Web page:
Sunday, May 01, 2005
Sermon - Easter 6 - 1 Peter 3:15-22
Easter 6 – May 1st, 2005
1 Peter 3:15-22
“Hell, Flood and Baptism”
I. Introduction –
Today’s Epistle reading is from 1 Peter 3:15-22. It’s a little bit of an odd passage- but that’s part of what attracted me to it this week. It’s also a very “busy” reading. There is a lot going on – much for the preacher to choose from. It starts out with some words of encouragement about giving answer for our faith, in gentleness and respect. It speaks of enduring suffering and of doing good, keeping a clear conscience.
But it’s also an Easter passage. Peter tells again and a Christ’s death and resurrection. But there is more here. The shape of the passage takes us on a journey – following the work of the resurrected Christ and all he has done for us. For the sake of time, let’s pick up these three destinations today – Hell, Flood, and Baptism.
II. Christ’s Descent into Hell – The Victory Lap
“he went and preached to the spirits in prison, who disobeyed long ago…”
This passage is forms the basis for that statement of the Apostles’ Creed, “He descended into Hell”. Hell – the prison here – holds those who disobeyed God (and were not saved by grace through faith).
Many of them were from the days of Noah, when God wiped so many wicked people from the face of the earth– but not all. There would be others there too – not to mention Satan himself. Wretched, rebellious enemies of God, steeped in sin and hatred for him. These were no friends of Jesus he was dropping in on.
And he had come there for a purpose. Some people think he went to Hell to suffer – after all, Hell is the place of punishment. But there’s two problems with that. For one, Jesus did all his suffering on the cross, and then proclaimed “It is finished”. If the condemnation of Hell is God turning his back on you, then Jesus suffered such abandonment when he cried, “My God, why have you forsaken me?”. No, Jesus didn’t descend to Hell to suffer. Then why?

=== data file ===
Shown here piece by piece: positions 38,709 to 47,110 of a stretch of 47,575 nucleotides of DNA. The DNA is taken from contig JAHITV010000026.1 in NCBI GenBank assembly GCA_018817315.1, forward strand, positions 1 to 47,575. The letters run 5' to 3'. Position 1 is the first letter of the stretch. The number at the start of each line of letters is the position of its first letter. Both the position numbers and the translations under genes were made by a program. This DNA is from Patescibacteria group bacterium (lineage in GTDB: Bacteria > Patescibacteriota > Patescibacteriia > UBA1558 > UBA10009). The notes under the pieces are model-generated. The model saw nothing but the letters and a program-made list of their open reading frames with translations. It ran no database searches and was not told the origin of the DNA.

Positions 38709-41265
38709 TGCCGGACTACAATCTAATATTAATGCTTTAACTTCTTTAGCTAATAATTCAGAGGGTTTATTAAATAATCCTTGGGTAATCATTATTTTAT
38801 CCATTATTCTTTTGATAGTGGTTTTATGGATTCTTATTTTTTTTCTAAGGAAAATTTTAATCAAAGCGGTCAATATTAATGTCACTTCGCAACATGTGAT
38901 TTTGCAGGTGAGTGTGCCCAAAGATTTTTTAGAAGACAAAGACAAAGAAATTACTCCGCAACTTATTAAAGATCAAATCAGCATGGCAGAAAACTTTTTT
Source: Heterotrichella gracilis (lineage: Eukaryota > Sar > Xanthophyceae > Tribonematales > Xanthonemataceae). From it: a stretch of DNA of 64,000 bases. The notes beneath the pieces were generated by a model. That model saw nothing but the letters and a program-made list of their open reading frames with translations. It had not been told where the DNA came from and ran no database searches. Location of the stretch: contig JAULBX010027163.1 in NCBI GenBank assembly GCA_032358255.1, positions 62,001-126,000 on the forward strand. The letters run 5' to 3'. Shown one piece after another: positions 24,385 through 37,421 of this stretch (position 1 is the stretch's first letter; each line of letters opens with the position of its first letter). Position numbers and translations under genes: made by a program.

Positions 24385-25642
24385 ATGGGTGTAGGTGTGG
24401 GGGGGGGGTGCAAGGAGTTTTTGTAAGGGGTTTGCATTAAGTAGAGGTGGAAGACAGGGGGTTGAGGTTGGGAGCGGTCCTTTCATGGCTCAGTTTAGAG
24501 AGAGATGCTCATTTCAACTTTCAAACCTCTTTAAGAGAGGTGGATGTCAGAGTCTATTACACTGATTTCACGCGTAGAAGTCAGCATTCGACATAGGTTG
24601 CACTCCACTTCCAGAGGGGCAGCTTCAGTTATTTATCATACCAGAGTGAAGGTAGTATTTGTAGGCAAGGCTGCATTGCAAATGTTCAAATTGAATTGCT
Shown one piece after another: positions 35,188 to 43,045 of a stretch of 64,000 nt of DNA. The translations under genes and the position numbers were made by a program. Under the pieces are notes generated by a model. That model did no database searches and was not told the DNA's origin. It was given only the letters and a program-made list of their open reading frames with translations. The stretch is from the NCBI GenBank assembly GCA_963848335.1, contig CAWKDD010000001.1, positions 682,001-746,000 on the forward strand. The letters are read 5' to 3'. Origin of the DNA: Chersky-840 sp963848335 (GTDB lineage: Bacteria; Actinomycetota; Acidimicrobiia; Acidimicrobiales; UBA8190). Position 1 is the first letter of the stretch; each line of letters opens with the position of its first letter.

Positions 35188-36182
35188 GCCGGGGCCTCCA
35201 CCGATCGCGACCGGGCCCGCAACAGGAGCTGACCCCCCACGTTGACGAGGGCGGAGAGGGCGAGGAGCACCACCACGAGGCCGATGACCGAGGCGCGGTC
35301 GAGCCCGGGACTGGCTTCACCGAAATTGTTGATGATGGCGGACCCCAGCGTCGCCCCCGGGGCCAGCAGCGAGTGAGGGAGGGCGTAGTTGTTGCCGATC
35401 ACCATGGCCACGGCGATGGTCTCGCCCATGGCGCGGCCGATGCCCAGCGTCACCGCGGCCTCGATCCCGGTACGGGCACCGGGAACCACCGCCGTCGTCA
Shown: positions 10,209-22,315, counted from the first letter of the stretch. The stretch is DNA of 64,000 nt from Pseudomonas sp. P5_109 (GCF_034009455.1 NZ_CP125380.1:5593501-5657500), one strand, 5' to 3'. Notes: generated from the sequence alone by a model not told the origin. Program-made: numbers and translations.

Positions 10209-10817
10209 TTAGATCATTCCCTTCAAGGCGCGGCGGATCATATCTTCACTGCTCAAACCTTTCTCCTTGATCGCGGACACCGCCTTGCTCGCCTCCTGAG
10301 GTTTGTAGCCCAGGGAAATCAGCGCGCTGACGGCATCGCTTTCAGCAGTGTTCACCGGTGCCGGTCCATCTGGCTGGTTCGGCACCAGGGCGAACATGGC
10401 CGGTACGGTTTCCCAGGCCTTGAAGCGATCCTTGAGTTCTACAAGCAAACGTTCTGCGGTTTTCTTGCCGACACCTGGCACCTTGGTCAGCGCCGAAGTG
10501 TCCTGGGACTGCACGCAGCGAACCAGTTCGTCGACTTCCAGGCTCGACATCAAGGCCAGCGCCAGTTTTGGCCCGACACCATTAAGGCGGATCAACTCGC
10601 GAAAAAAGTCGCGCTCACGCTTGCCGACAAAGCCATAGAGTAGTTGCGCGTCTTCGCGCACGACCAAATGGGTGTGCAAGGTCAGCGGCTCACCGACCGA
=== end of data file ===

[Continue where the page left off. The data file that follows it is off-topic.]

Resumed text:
The reading says he was there to “preach” . But what does this mean? Was he there to give one last sermon to those wicked people? To give them one last chance to believe? That they might somehow escape from eternal damnation? Was this, in fact, a jail-break? No. For scripture makes it quite clear that man dies once and then the judgment. That the fires of Hell are eternal. That once we die, there is no turning back. “A great chasm has been fixed between there and here” So says Abraham in one of Jesus’ parables about Heaven and Hell. Jesus wasn’t there to save those condemned souls. Then why?
A better translation of the word “preach” here is “proclaim”. Because the real purpose of Jesus’ descent into hell is not to suffer or to save those already condemned. He goes there to announce his victory to the forces of evil, and to Satan himself!
Remember, it was just a couple of days before that Christ had died. I can picture the party that must have been thrown in hell. The hymn “He’s Risen, He’s Risen”, written by Walther – the founder of the Missouri Synod – puts it this way:
“The Foe was triumphant when on Calvary,
The Lord of creation was nailed to the tree.
In Satan’s domain his hosts shouted and jeered,
For Jesus was slain, whom the evil ones feared”
And with the hellish celebration perhaps reaching its peak, Jesus crashes the party. Their collective jaws drop as they see him, ALIVE. Glorified and victorious, Jesus takes his victory lap through hell, announcing their defeat, and his triumph – our triumph. For as faithful saints of his, we too share in the victory of Sin, death, and all the forces of Hell. Jesus descended into Hell – for us!